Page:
A blockhouse was built in 1863 by Union forces to protect the Great Cacapon railroad bridge from raids. A July 6, 1864 skirmish at the location was a Union victory.
Union and Confederate troops again skirmished at Sir Johns Run on July 5, 1864. Confederate troops retreated after an armored rail car arrived and fired a cannon at the Rebels. The Union army also built a blockhouse there to protect the railroad.
On July 7, 1864, Union troops repulsed an attack at Magnolia, which was named Water Station no. 12. The Confederate troops burned the water tower before being stopped.
Camp Hill/Cemetery Hill in Paw Paw was the site of a Union encampment of 16,000 soldiers that protected the river, canal and railroad. It was also headquarters for Union Brigadier General Frederick Lander, who died there.
Cherry Run, Sleepy Creek
Small companies of Union troops guarded the Cherry Run railroad bridge and the Sleepy Creek Bridge from the spring of 1862 until the end of the war.
The Cherry Run ford and the ferry near the Cherry Run train depot were important troop crossings sites. A shootout occurred at the train depot between McNeill’s Cavalry and a Yankee squad around June 17, 1863. Cherry Run was the site of at least two skirmishes during the Gettysburg Campaign.
According to historian Steve French, Brigadier General John Imboden’s Brigade crossed upstream from Sleepy Creek to start its raid into Pennsylvania in June, 1863. Period accounts also say that the Sleepy Creek Bridge was burned around June 17, 1863.
On September 7, 1863, the camp of the 19th Pennsylvania cavalry just south of Bath was attacked by Rebel raiders led by Captain John Blackford of Jefferson County, French said. A number of prisoners and horses were taken.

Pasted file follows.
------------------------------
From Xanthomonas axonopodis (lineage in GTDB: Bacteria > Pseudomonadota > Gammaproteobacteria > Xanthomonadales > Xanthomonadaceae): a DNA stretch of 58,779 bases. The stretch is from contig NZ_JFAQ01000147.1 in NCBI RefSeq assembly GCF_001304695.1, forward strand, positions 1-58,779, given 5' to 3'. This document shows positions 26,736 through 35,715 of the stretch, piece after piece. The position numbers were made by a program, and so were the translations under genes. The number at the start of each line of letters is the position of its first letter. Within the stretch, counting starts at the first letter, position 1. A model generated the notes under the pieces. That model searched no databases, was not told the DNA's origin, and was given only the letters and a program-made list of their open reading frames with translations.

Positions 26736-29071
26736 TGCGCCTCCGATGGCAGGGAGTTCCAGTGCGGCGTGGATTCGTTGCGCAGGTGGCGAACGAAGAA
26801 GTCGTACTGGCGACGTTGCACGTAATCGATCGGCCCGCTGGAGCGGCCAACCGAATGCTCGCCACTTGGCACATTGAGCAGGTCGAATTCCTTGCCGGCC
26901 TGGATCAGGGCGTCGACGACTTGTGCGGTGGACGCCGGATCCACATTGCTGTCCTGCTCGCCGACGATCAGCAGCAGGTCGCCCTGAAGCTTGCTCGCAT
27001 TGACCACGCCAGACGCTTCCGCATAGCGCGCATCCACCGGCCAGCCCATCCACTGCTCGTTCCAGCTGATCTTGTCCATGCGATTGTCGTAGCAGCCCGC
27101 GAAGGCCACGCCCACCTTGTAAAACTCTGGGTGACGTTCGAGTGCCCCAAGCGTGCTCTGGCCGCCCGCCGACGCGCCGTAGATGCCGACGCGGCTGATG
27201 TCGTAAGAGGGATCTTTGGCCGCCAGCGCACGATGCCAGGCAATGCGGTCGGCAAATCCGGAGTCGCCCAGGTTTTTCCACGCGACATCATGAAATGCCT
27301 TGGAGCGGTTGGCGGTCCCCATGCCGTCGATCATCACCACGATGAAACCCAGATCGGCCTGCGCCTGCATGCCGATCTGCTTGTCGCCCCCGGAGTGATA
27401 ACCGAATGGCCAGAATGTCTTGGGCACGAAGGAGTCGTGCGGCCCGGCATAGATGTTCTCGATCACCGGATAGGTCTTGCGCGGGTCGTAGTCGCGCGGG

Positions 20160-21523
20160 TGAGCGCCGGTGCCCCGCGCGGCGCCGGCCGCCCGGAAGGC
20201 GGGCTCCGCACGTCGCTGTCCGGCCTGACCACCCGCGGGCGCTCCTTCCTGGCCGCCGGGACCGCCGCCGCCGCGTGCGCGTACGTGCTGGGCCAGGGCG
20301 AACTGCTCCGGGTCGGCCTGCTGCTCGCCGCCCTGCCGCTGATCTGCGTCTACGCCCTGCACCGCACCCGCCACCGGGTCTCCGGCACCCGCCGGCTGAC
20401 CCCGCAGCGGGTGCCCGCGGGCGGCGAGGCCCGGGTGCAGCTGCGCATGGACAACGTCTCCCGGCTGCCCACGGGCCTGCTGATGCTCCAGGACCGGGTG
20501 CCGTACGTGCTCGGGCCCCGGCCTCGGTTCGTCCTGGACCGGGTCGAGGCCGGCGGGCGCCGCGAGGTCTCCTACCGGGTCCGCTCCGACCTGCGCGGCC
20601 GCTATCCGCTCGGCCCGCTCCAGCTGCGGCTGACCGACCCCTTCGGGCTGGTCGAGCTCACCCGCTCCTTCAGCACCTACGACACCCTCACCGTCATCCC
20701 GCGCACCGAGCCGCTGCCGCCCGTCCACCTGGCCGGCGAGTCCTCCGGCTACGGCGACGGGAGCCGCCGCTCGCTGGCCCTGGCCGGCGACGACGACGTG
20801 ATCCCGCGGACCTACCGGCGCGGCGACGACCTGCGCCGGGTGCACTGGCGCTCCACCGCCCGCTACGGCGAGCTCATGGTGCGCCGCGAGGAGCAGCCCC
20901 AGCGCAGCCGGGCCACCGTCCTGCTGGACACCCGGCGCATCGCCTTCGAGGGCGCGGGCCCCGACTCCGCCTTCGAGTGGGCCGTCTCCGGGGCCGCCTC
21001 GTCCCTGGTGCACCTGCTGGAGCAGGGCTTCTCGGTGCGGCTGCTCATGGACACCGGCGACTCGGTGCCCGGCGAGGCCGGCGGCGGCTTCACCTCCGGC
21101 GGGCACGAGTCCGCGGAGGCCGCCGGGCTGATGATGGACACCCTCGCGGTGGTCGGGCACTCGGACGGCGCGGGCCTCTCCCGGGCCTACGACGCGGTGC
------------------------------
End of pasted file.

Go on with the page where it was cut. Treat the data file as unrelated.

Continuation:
Major Charles “Trip” O’Ferrall led a raid on Bath on March 9, 1864 to punish local members of the Union League who were gathering at the local Odd Fellows Hall.
Five men, including a state senator, a legislator and an attorney, were taken prisoner and about 15 horses were captured. The Rebels eluded Union pursuit. O”Ferrall later became the governor of the Commonwealth of Virginia.
Alpine Station, Orrick farm
Alpine Station, a B & O Railroad depot on the West Virginia side of the river, was a supply depot and major encampment for Union troops.
Imboden’s Brigade and McNeill’s Cavalry encamped at the Johnson Orrick farm in Hancock, West Virginia in June, 1863. The Orricks were a pro-Confederate slave-holding family. Orrick was a Confederate Congressman and 33rd Virginia Infantry quartermaster.
Colonel T. O. Osborn and his 39th regiment made their camp at Alpine Station at the Orrick home and property. Union troops also used the C & O Canal Aqueduct/Viaduct when they crossed the Potomac River ford to return to Hancock. It was located directly across from the Orrick farm.
Private William Henry Harrison Lowe of the 1st Georgia Infantry Company H died on January 6, 1862. He is buried in Oakland Cemetery, the only known burial site related to the Bath-Romney Campaign. The Shockey family of Shockey’s Tavern in Oakland cared for Lowe before his death.
Ambrose said Lowe symbolized everyman, a soldier dying 500 miles from his Georgia home at age 19. He is honored annually during their commemorative Bath-Romney Campaign events, representing all veterans who gave the ultimate sacrifice.
Other article sources were Fred Newbraugh’s “Warm Springs Echoes, Volume 2,” the Morgan County Historical Society’s “Morgan County During the Civil War,” Thomas M. Rankin’s “Stonewall Jackson’s Romney Campaign,” The Morgan Messenger editor John Douglas and former Morgan County Commissioner Tommy Swaim.